Gradius III (SNES) review
"An aspect commonly overlooked in classic gaming is how solitary the experience is. Like lonely teenagers in a basement, the heroes of Super Mario Brothers and Sonic the Hedgehog work in complete isolation. While they may be working to save the world, there is little representation of this in their respective games. Outside of fun, the only reward for playing is rescuing pixelated princesses and fuzzy animals. These games rely solely on the strength of their gameplay to attract ..."
An aspect commonly overlooked in classic gaming is how solitary the experience is. Like lonely teenagers in a basement, the heroes of Super Mario Brothers and Sonic the Hedgehog work in complete isolation. While they may be working to save the world, there is little representation of this in their respective games. Outside of fun, the only reward for playing is rescuing pixelated princesses and fuzzy animals. These games rely solely on the strength of their gameplay to attract potential players, as opposed to later games with rich plots full of intriguing characters.
In a way, you could say these games are the one-night-stands of video gaming. They don't require the long-term emotional or creative investment a role playing game like Final Fantasy craves. Relief comes immediately, and you can whip them out the next night for the same thing, like the drunk sorority sister of the night at the local bar.
However, Gradius III is all sex and no foreplay, dumping you right into combat without any sort of explanation. There is no buildup, no anticipation, no furtive glances across the bar. But Gradius III ain't Super Mario Brothers, and the sex is more akin to desperate groping and grinding with a hooker when your body is flowing with tequila as opposed to blood. Skipping foreplay can be fun, but the more you look solely for thrill the more often you end up with the mechanical VD-infested barmaid as opposed to the and hammered sorority sister.
Gradius III is the barmaid. Oh sure, it has enough of a glossy surface to lure you into the bed; she doesn't have any kids, she's cute enough and that tongue stud has a hidden meaning. You can pick from five varieties of each ship accessory, allowing for customization not seen in most NES-era shooters. Two-way missiles, ripple lasers, and complete ship forcefields are all neat additions that make it different on the surface, like a cute mole on the cheek or a larger cup-size.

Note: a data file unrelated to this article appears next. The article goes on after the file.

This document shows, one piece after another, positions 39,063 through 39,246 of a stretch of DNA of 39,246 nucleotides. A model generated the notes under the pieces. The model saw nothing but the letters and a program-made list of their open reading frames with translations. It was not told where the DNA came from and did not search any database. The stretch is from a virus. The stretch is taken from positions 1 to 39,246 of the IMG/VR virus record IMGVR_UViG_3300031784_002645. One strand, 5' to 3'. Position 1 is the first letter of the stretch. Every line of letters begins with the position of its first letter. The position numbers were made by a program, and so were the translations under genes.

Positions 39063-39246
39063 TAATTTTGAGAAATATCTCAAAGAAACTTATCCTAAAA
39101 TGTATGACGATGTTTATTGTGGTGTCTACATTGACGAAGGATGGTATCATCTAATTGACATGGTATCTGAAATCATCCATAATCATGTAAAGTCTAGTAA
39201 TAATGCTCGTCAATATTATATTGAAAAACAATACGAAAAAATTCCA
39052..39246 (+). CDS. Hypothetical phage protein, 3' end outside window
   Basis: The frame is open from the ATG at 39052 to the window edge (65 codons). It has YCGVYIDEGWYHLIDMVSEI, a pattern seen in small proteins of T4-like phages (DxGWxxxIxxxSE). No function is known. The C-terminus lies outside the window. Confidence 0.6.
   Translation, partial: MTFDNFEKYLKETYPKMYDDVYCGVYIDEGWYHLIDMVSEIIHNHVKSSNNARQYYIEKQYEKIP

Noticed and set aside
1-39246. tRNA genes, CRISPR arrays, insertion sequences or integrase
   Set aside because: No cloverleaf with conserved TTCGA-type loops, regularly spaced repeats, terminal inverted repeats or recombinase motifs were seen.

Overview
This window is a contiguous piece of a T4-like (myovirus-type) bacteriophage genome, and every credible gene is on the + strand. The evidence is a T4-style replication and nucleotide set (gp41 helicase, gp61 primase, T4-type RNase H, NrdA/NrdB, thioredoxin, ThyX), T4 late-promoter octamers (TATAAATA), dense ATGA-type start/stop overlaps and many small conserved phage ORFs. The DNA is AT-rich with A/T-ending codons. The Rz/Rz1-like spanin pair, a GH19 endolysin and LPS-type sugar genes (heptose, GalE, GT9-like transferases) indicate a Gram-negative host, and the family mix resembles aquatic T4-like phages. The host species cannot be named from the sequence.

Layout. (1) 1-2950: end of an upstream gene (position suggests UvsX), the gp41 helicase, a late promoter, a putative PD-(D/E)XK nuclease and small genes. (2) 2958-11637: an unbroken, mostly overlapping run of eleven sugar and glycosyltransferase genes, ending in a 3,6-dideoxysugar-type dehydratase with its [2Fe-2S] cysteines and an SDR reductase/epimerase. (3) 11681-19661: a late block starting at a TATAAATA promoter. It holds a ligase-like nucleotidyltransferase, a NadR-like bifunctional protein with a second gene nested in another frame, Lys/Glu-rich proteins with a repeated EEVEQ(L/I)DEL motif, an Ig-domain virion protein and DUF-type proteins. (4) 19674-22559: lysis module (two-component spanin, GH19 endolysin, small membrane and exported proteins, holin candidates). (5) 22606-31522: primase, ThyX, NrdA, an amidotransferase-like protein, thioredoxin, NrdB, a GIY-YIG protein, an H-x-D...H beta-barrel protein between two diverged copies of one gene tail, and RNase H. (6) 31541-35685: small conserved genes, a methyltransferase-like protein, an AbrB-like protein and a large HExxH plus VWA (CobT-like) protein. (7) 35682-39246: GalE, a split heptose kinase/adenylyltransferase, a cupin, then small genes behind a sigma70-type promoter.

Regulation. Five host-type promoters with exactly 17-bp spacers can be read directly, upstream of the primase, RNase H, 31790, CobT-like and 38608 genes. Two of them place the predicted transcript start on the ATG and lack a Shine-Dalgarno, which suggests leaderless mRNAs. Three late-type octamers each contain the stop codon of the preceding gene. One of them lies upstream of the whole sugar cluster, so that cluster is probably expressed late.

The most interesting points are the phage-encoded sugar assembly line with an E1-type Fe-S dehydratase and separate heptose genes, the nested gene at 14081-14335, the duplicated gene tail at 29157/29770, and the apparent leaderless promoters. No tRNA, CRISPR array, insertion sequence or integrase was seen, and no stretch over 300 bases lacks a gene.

But on closer examination, these alluring features are dwarfed by the debilitating viruses coursing throughout the rest of the body. The huge cold sore of Gradius III is the energy laser, which demolishes everything it touches. Charge it for a few seconds, let loose and watch the carnage. It is ridiculously overpowered as compared to the game's other weapons, and completely wrecks the balance of Gradius III. To ensure a challenging playthrough, you have to resign yourself to using other weapons, which defeats the point of being able to chose your arsenal.
On second thought though, you might want to play Gradius III blindfolded or by using the Force to ensure a challenging playthrough. Is it better with the lights on to ensure quality in what you're doing, or with the lights off so you don't have to look at the ugly hag on your bed?
Enemy fighters apparently lack any sort of intelligent thought and fly straight at you in easily destroyed lines, meekly firing little pellets at you if they feel like it; consider them the band geeks of Gradius III. The ground units are also worthless, firing the same small pellets and dying the second a missile hits them. The only consistent threat comes from the environmental enemies in certain stages: enormous screen-filling bubbles, volcanic rocks and overgrown bushy vegetation can appear seemingly from nowhere and often take more than one shot to kill. Even the gigantic enemy ship serving as each stage's boss are easy to fell and attack in methodical, unchanging patterns.
The final strike against Gradius III is the worst sin a shooter can make – slowdown. The entire notion of a shooter is predicated on fast and furious action requiring quick reflexes and a happy trigger finger. But because of poor level design, the combined activity of enemy fighters and your own ship can render Gradius III into super slow motion before jerking you back to full speed as things are destroyed. If you're looking for something hot, steamy and passionate, you don't want the hassle of slowing down for a diaphragm adjustment or an interrupting call from the babysitter. “Herky-jerky” is a phrase that shouldn't apply to a shooter or fine lovemaking.
So, just forget about the other details, such as small but precise graphical models for an early generation Super Nintendo game and lifeless, boring sound effects. If you take a turn with Gradius III, realize you're going to get the same tired barmaid that everyone else has had a taste of too. Only succumb to Gradius III if the desperation (or addiction) to shooters is too hard to fight. Other games such as R-Type III and D-Force are a better bet for a quick fling, and might actually leave you with a smile on your face as opposed to the sigh of Gradius III.
Community review by sgreenwell (September 03, 2005)
A bio for this contributor is currently unavailable, but check back soon to see if that changes. If you are the author of this review, you can update your bio from the Settings page.
If you enjoyed this Gradius III review, you're encouraged to discuss it with the author and with other members of the site's community. If you don't already have an HonestGamers account, you can sign up for one in a snap. Thank you for reading!